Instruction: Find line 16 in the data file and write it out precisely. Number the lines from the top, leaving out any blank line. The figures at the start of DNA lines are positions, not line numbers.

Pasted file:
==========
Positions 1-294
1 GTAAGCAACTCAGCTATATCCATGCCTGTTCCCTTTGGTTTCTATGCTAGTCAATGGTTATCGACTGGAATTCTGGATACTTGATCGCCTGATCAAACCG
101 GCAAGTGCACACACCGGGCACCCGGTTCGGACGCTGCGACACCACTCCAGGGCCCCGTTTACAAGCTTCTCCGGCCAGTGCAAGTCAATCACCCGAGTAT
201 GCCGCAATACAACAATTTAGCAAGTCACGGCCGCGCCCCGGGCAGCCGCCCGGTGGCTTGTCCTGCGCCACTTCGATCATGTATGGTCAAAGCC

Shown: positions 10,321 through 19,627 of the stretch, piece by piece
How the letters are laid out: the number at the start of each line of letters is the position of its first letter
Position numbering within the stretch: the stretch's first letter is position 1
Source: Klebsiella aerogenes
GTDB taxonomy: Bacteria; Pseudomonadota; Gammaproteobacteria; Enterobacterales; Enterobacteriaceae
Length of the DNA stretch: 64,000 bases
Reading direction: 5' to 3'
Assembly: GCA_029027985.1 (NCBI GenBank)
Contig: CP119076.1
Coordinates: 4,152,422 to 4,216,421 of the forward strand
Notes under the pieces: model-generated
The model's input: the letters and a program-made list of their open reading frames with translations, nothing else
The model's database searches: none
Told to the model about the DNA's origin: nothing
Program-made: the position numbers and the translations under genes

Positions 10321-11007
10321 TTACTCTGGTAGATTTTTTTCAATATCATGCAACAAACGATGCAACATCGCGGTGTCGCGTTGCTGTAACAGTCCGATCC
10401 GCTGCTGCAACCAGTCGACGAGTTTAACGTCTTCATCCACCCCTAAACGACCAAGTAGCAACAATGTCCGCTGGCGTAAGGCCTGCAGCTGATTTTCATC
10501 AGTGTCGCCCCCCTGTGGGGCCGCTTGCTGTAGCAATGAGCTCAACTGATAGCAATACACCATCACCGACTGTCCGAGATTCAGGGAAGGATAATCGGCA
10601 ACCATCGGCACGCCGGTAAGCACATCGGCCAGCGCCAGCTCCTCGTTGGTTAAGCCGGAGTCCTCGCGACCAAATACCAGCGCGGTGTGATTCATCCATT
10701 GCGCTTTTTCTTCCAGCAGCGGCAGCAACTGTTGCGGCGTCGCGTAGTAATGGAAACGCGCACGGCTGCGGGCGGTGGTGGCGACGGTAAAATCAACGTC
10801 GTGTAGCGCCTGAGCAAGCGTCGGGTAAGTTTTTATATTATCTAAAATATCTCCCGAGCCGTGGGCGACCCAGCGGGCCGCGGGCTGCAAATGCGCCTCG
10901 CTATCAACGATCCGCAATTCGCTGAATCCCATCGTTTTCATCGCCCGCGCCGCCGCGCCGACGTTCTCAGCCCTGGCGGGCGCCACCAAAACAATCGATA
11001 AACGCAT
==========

The model's input: the letters and a program-made list of their open reading frames with translations, nothing else